They have to post this news as we near opening stuff back

EU says the AZ vaccine doesn't work
Removed
103
16/02/2021 11:11:00 11 3
bbc
The facts show the EU is wrong. Stop scare mongering!
119
16/02/2021 11:12:15 1 1
bbc
No they don't. They are saying there is not enough data yet to be sure.
154
16/02/2021 11:15:48 4 1
bbc
EMA says it works.... some EU countries with a grump on say it doesn't.
170
16/02/2021 11:17:33 1 1
bbc
No they didn’t
230
16/02/2021 11:24:26 1 0
bbc
The fact that they can't get the AZ vaccine in the numbers they want isn't perhaps making them claim lies.
468
16/02/2021 11:46:07 0 0
bbc
The EU are not saying the AZ vaccine doesn't work. The WHO has approved the AZ vaccine and added it to the covax programme.
11
W 6
16/02/2021 10:56:21 851 32
bbc
The data from Israel is nothing short of miraculous. Of the 500k odd fully vaccinated there, only 500 or so tested positive, four of which had severe symptoms and none of them died. Four months ago people were seriously questioning whether we'd ever have a vaccine, and now we've multiple effective ones. They are the way out.
Why did Israel get the vaccine first? nothing to do with Pfizer bosses background

AZ vaccine doesn't work btw according to EU
Removed
172
16/02/2021 11:17:56 14 16
bbc
intresting given that they couldn't recieve the ammount they wanted. EU is lying
204
16/02/2021 11:22:21 49 5
bbc
Israel paid the full asking price early and agreed to share their data - effectively making the whole country a large scale clinical test.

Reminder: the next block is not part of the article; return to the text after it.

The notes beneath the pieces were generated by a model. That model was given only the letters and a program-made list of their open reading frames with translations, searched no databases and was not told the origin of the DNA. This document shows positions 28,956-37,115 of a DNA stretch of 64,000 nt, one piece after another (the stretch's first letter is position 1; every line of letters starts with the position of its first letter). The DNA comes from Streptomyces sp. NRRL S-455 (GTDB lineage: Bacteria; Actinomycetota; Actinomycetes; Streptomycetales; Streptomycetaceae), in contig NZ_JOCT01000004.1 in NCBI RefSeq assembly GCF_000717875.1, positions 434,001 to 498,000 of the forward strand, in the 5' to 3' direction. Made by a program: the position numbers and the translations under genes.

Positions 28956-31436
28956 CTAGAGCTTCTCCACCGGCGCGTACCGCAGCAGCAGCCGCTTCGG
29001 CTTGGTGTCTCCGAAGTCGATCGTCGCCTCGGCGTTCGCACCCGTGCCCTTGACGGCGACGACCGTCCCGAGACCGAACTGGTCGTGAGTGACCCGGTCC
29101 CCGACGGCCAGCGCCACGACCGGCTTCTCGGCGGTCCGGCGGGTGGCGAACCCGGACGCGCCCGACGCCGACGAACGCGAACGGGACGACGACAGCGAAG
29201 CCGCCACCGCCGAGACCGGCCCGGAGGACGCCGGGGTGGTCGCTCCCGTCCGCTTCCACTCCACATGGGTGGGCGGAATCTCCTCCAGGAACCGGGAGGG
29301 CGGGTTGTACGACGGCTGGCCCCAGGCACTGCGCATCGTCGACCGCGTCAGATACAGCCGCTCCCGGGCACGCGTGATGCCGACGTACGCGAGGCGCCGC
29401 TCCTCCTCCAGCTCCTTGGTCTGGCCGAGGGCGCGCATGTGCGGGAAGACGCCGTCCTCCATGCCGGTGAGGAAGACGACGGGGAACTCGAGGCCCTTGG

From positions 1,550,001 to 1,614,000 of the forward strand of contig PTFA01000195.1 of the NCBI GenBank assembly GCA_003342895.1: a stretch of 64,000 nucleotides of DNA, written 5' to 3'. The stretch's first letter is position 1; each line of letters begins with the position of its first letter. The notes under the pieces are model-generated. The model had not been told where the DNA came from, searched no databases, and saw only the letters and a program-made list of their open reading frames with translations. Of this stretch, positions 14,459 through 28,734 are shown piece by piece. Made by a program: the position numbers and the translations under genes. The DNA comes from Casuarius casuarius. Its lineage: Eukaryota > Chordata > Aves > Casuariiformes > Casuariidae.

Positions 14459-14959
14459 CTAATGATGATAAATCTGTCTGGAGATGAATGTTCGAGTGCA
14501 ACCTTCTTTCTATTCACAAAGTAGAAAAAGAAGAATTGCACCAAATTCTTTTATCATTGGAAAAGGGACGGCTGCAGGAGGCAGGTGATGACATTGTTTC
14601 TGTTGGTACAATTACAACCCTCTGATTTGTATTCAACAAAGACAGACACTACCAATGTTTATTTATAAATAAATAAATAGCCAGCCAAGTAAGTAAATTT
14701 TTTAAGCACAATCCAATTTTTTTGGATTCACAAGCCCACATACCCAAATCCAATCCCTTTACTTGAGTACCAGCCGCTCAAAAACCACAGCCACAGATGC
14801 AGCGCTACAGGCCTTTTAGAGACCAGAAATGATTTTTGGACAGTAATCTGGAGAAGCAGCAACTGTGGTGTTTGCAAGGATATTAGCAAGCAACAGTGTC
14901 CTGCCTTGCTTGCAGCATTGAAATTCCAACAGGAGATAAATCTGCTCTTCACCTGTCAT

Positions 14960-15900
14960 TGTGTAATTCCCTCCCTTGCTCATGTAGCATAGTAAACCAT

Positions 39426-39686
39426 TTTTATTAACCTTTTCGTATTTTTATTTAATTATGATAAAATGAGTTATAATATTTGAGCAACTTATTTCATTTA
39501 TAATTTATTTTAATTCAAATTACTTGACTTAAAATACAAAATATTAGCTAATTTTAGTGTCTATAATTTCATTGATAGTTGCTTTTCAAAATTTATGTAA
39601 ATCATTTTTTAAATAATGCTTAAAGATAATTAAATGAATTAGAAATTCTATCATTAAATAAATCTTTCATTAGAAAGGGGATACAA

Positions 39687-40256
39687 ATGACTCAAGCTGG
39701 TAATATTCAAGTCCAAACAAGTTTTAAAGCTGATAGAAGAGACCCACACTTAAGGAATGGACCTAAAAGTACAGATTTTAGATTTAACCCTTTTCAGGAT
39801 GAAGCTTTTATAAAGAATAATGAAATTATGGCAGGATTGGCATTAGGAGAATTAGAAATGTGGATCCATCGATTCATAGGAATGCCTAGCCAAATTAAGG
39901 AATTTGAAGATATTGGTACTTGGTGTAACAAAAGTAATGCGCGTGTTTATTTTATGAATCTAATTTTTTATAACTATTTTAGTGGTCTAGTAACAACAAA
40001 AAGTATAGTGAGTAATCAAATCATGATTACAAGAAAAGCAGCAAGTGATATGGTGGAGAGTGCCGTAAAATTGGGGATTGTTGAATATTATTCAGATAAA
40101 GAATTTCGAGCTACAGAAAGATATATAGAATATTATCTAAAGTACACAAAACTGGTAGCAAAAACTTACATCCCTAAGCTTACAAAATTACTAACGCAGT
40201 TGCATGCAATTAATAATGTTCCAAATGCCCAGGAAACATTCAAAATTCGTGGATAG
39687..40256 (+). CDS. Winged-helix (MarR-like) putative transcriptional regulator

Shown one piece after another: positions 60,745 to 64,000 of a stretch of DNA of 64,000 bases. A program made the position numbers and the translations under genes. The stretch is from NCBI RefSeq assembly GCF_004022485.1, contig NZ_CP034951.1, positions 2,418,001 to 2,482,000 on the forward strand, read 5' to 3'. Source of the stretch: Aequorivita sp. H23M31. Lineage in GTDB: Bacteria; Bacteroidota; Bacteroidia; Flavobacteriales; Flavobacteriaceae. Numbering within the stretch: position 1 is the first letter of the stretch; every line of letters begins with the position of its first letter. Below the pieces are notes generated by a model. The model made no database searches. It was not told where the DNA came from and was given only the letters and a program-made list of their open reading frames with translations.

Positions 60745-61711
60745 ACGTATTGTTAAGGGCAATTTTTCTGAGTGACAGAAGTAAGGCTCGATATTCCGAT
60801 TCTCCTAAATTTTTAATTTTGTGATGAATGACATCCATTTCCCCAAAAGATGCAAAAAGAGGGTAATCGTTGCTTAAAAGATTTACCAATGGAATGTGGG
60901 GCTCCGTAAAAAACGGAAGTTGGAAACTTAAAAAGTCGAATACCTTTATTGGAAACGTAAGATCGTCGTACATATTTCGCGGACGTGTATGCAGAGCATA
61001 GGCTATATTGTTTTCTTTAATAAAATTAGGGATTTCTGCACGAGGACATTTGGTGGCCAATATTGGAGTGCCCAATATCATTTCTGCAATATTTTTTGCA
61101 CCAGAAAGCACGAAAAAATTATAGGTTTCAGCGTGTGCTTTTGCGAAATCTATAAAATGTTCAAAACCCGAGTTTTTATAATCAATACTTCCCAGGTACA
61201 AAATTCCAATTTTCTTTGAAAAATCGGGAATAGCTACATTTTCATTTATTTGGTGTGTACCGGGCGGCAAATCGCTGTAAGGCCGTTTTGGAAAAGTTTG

Also Pfizer's CEO is Greek-American but don't let your racism get in the way of the truth.
206
16/02/2021 11:22:39 24 2
bbc
Rubbish. The European Medicines Agency has approved the AZ vaccine for use in all adults.

https://www.ema.europa.eu/en/news/ema-recommends-covid-19-vaccine-astrazeneca-authorisation-eu
220
16/02/2021 11:23:59 52 4
bbc
Well done - casual antisemitism AND lying about the EU's position in a single comment!

Definite 'Sad Little Troll of the Day' award candidate :-)
261
16/02/2021 11:26:52 16 1
bbc
Netanyahu has repeatedly brought up his close relationships with the chief executives of Pfizer and Moderna, suggesting his connections helped secure millions of doses and did say that Pfizer CEO Albert Bourla is "a great friend" of Israel.
Israel also came to a deal to provide loads of medical data to the company.
293
16/02/2021 11:30:34 17 3
bbc
Engage brain before allowing fingers near a keypad!
373
16/02/2021 11:36:59 7 3
bbc
I think we know your agenda!